eaving aside the hotel/non-hotel categorization, which implies ad hoc management policies and regulations, in recent years there has been a progressive an upgrade in the supply of tourist accommodation, consisting of both remodeling old structures and building new ones. Along with the rapid development of hotel chains, for the most part outside of Italy, a process of requalification is also underway. This involves smaller, independent structures, which reflect the unique characteristics of the local area and offer service with a ‘human touch’. Big players, instead, concentrate mainly on three types of investment: high-end, iconic hotels; recouping and reinterpreting the historical heritage with an accent on hospitality (historic homes, churches, convents); and the rebirth of resorts both in leisure destinations and near urban centers. More and more often, new establishments are being built with an eye to design, in harmony with the surrounding territory and in keeping with the distinctive traits of ‘Italianness’ (to include restaurants with Michelin-starred chefs). All these factors enhance the domestic competitive advantage.

Finally, we can note an impressive sign of growth in the hotel sector, both in investments (which have doubled over the past five years), and the number of transactions undertaken by professional investors, such as funds or institutional investors. Big cities continue to represent the primary ‘piazzas’ for these investments, even though over a third target exclusively leisure destinations. What’s more, over half of these investments come from outside of Italy, and 25% outside of Europe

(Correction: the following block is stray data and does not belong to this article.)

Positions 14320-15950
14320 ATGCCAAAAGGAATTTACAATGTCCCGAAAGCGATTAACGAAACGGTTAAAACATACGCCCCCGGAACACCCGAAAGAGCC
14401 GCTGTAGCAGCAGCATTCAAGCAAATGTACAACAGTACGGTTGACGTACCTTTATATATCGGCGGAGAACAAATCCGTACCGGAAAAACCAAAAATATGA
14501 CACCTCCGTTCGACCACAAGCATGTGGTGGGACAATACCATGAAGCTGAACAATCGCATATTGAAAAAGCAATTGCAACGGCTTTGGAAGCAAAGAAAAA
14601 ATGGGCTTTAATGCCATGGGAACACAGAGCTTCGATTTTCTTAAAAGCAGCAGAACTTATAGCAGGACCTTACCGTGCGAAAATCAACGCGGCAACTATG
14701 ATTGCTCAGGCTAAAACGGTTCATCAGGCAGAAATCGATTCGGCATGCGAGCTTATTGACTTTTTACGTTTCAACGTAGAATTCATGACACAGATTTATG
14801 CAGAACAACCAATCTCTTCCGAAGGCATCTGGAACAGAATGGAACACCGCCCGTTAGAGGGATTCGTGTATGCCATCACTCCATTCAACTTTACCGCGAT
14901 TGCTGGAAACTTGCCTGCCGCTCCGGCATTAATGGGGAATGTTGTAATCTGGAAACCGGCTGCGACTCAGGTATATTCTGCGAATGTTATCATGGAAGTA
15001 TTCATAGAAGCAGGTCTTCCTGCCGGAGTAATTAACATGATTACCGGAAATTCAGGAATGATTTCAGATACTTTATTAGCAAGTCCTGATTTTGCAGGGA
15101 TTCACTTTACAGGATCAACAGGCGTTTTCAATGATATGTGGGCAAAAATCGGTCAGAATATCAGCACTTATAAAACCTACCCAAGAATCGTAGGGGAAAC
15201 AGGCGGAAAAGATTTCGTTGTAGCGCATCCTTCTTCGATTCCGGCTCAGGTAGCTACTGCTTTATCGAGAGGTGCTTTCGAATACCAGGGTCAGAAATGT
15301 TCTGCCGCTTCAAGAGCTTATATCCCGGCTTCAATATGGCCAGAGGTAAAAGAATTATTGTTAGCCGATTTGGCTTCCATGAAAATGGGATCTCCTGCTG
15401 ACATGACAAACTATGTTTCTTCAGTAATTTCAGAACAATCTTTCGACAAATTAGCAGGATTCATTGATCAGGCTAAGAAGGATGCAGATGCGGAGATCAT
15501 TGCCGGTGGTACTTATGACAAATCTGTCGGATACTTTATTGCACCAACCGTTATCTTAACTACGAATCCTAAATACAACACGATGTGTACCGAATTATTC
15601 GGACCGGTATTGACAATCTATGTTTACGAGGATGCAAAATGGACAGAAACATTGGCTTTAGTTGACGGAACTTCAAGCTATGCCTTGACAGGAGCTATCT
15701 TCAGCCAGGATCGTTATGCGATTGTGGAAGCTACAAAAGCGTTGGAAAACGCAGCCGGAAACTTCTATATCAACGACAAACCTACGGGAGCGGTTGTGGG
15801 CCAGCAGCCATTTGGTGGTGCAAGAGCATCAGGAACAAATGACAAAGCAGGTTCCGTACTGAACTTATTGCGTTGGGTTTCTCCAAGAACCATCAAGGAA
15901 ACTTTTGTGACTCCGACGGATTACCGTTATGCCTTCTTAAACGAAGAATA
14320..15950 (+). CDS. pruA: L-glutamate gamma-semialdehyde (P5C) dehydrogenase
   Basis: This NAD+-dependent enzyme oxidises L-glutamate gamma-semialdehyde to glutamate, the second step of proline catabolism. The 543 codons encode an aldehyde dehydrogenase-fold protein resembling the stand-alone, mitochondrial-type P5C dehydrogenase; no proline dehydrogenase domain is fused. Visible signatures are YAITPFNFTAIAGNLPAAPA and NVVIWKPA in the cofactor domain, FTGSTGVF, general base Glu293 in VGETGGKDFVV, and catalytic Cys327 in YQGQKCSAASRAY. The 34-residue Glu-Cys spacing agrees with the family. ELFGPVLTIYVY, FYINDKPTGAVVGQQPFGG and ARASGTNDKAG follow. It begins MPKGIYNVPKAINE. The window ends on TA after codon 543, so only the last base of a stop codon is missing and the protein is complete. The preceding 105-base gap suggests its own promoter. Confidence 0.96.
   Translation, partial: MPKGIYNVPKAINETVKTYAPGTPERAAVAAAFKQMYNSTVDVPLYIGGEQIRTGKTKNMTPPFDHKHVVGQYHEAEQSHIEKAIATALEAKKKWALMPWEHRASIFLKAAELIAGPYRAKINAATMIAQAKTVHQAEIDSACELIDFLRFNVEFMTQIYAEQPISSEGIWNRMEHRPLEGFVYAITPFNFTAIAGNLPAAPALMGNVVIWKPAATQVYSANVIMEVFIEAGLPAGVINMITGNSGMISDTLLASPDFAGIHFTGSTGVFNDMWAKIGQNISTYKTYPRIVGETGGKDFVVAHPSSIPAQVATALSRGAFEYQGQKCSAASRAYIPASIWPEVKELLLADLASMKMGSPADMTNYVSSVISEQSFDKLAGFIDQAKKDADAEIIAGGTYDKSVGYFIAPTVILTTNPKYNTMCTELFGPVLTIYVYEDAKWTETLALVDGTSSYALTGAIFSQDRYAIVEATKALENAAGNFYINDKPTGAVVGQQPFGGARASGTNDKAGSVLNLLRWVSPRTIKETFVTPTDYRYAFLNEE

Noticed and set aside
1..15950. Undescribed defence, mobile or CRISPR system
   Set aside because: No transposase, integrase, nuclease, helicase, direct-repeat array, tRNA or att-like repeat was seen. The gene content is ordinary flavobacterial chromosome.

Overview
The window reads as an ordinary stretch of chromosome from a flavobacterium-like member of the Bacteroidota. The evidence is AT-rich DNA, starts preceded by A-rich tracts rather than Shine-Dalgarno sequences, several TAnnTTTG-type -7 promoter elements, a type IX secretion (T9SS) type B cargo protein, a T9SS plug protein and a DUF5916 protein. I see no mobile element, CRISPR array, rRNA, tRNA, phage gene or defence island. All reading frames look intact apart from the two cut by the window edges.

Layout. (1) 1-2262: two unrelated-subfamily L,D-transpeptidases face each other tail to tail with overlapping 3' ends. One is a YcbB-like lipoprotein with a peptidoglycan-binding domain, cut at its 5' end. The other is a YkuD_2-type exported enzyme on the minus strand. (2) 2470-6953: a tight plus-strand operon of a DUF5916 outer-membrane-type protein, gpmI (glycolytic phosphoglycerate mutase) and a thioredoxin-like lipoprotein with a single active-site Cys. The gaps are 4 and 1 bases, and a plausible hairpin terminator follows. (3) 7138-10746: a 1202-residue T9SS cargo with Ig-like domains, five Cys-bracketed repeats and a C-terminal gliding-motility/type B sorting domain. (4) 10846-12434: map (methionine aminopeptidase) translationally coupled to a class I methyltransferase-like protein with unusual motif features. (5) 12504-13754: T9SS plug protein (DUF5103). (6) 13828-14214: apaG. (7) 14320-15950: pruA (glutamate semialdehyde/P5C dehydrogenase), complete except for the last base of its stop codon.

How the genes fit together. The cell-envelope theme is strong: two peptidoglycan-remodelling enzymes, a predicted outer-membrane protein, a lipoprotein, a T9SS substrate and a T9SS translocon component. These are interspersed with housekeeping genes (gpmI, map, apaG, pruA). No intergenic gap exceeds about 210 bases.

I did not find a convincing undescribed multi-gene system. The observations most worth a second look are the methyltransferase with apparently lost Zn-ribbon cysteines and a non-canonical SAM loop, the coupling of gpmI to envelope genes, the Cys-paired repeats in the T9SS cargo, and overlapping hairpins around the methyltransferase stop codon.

In conclusion, despite this positive evolution in the sector, the Italian tourism industry still has a long way to go. The key words for the near future is: growing demand for sustainability, reinforcing accessibility and technological innovation, but without neglecting the need to deconcentrate seasonality, redistributing tourist flows throughout the year. Environmental sustainability needs to be applied to the entire range of tourist offerings, both in terms of demand for all products, as well as premium price options. Accessibility has to do with developing a network of transportation and services, in addition to intermodality to reach more remote destinations. Innovation comes into play in terms of tools for efficient tourism management, in facilitating communications and sharing, but also for promoting the ‘country system’ with the help of information provided by big data.

By promoting Italy and shoring up this country’s competitive position (as a world tourism destination), notable benefits can materialize, but only if these efforts are introduced into the broader context of the ‘country system’ and the concept of Made in Italy. We need to move away from increasingly sterile parochialism, finally with the support of shared, uniform policies.